COVID was a huge shock to the system. Pandemic realities have made business owners more aware of the risk they shoulder daily, much of which is outside their control. For company owners whose wealth is tied up primarily in their businesses, we are seeing a strong desire to assess options for risk-diversification. While they’re perhaps in better shape than before the pandemic, they are also not sure they want all of their eggs in one basket. As a result, we expect many businesses that had no near-term plans to sell or seek partial liquidity to begin exploring their options.
Additionally, owners hoping to sell to a strategic bidder are facing an extended timeline to transact while the large pet companies focus their attention on their own operations. Many strategics in the pet industry are tied to large food franchises—think Nestle, Mars, or Smuckers—or home goods product businesses like Clorox or Spectrum Brands. As the boards and management teams of those companies deal with supply chain challenges, shifting sales channel dynamics, and accelerated product demand, their ability to focus on strategic M&A is exceedingly diminished. The likelihood that they will acquire companies in this environment comes down to pre-existing knowledge of the target company, the level of need for the target’s product category within their broader product mix, and whether the target has enough scale to move the needle. This narrows the field down to a relatively small number of target companies.
Private equity firms’ purchasing power is also somewhat constrained due to the decreased availability of leverage to support buyout transactions, especially if the target has or is experiencing volatility in their business. For assets of moderate quality, leverage is less available, and therefore the ability of debt to support purchase price is diminished. As a result, that segment of the market is faced either with rationalizing valuation expectations or waiting to transact until the environment normalizes.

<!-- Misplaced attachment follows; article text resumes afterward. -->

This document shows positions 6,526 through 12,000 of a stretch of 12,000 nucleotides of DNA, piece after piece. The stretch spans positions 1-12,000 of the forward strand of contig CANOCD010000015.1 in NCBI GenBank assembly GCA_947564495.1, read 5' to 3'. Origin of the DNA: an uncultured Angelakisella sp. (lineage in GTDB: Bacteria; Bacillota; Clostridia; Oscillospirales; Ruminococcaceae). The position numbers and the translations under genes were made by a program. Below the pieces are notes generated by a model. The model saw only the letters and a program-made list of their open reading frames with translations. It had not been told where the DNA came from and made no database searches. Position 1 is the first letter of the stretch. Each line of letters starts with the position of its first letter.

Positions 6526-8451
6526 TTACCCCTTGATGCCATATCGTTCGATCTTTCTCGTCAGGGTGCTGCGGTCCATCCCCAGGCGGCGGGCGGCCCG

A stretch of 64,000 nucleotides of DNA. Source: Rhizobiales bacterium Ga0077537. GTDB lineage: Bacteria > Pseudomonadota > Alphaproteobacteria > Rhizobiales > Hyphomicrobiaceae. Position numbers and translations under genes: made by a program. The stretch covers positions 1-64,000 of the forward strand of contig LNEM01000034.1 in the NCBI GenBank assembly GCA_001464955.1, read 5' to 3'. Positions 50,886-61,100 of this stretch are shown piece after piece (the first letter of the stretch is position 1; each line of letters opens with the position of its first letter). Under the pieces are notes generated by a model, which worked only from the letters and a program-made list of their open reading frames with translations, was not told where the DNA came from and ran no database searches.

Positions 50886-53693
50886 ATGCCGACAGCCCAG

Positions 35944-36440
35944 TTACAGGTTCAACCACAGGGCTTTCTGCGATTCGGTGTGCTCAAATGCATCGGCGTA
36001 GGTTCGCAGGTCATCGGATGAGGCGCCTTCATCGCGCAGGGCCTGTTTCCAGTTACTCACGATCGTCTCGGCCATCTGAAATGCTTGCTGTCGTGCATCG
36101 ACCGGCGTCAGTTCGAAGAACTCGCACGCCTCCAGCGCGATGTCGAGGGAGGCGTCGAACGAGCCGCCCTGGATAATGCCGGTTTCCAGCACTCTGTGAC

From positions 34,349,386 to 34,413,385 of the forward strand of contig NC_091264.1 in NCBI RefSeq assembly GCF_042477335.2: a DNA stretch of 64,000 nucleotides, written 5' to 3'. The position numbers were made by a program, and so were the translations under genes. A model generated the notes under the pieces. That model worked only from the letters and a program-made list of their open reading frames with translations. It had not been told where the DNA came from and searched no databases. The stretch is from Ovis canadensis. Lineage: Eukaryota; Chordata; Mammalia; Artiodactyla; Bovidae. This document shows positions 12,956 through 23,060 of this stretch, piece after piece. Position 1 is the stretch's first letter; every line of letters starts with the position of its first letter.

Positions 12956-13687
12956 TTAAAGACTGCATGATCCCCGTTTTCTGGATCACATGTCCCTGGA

These dynamics will drive an increase in minority growth equity and minority recapitalizations for attractive companies that are not targets for strategic exits or not quite right for leveraged buyouts. This allows owners to diversify risk, gain capital to accelerate product and channel growth, and support the longer timeline to an eventual strategic acquisition.
The pet industry, as well-defined and attractive as it is, suffers from information asymmetry because there are few industry bankers with both deep knowledge and a willingness to share that knowledge. My pets Ruger and Tyr, and Greta before them, have played a meaningful role in my personal wellbeing and my success as an investment banker, and I am rewarded when my industry experience helps an owner achieve a financial objective they could not have otherwise realized on their own.
As a Managing Director at Cascadia Capital, Bryan Jaffe helps build client relationships by focusing on M&A mandates, recapitalizations, restructuring, and equity private placements for consumer-facing companies. Bryan has deep domain expertise in the food and beverage and companion animal industries, having co-founded Cascadia’s Consumer & Retail practice, and subsequently the Food, Beverage & Agribusiness practice. He joined Cascadia from Gordian Group, where he managed and executed complex and special situation financial advisory assignments, including restructurings and reorganizations, buy-side and sell-side M&A transactions, financings, and matters requiring opinions and expert testimony.